Researchers have found the incidence of eye trauma as a secondary admitting diagnosis increased from 14.5 to 19.0 per 100,000 population from 2001 to 2014. The study attributed the increase in secondary diagnoses largely to an increasing number of falls in elderly individuals.

The retrospective longitudinal cohort study looked at an estimated 939,608 admissions after analyzing data from the National Inpatient Sample of primary and secondary inpatient eye trauma admissions from 2001 through 2014, with 82.9% being a secondary diagnosis. Researchers found that primary eye trauma incidence decreased from 3.9 to 3.0 per 100,000 population. Primary trauma was also more common in children and adolescents than adults.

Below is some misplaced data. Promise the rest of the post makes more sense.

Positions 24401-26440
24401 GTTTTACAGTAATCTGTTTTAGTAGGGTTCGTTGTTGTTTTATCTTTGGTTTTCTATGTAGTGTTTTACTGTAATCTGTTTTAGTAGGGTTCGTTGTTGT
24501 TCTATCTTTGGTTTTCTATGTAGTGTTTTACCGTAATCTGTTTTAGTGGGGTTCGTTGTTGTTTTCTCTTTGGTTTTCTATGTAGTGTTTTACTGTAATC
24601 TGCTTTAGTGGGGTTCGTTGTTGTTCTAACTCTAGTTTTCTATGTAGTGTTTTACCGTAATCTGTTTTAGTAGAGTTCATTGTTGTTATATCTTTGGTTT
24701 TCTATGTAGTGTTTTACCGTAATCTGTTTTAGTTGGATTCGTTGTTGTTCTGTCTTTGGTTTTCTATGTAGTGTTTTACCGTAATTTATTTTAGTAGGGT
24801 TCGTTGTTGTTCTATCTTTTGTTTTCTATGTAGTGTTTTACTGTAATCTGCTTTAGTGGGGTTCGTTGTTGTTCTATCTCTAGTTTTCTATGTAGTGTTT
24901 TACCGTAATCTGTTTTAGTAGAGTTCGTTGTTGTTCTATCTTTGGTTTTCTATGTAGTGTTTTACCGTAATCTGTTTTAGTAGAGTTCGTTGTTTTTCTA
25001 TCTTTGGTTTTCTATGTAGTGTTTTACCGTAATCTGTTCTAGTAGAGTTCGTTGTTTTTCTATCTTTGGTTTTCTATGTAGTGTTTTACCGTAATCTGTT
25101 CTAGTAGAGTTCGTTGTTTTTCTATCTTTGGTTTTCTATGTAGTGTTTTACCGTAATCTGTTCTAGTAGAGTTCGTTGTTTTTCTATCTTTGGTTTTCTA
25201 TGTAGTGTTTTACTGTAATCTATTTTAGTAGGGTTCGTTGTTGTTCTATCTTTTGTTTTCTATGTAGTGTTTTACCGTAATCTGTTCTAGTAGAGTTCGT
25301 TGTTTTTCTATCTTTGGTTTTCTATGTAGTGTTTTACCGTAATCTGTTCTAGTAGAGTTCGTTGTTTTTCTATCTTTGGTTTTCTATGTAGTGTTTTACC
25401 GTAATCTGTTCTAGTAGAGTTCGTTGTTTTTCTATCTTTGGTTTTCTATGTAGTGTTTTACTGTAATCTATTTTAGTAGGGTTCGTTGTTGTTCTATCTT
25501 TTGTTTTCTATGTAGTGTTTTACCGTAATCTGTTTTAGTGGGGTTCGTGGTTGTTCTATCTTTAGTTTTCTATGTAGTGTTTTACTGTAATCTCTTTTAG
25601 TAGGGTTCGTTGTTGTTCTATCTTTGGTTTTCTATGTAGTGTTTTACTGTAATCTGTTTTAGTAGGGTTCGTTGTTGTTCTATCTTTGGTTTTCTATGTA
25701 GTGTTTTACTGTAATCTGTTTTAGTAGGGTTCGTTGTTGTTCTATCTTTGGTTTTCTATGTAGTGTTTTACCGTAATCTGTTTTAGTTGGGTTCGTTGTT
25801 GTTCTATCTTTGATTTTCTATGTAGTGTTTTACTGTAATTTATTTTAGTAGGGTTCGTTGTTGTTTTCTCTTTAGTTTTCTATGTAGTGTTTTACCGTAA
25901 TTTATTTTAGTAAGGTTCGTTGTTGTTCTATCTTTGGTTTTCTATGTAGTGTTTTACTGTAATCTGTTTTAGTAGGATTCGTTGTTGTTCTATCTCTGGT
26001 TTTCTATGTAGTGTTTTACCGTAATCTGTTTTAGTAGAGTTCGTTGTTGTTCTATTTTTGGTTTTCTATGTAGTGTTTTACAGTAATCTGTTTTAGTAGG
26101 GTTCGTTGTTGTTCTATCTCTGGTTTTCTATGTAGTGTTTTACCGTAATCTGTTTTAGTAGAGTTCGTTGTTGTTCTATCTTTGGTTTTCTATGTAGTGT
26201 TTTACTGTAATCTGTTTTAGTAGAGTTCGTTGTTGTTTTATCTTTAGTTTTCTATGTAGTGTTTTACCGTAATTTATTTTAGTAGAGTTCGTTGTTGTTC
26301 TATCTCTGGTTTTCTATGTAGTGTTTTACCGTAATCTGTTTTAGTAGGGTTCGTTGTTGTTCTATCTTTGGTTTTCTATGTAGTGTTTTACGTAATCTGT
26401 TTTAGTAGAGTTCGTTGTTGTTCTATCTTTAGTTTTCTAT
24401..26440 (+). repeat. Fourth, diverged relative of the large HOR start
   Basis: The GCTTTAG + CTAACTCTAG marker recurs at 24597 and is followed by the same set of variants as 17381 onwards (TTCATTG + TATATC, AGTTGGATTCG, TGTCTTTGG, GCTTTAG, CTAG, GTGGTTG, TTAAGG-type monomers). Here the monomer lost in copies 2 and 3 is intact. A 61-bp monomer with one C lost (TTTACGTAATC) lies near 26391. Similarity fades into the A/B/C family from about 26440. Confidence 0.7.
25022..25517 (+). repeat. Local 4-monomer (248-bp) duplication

Those with a primary eye trauma diagnosis were more likely to have a stay of fewer than three days, more likely to have costs in the lowest quarter of the study population and less likely to die. The most frequent diagnosis was orbital fracture for primary trauma and contusion of eye and adnexa for secondary trauma.

The authors note that their findings could help warrant the development and implementation of effective preventive strategies for populations at risk of eye trauma, such as the elderly, children and adolescents.

Iftikhar M, Latif A, Farid UZ, et al. Changes in the incidence of eye trauma hospitalizations in the United States from 2001 through 2014. JAMA Ophthalmol. October 04, 2018. [Epub ahead of print].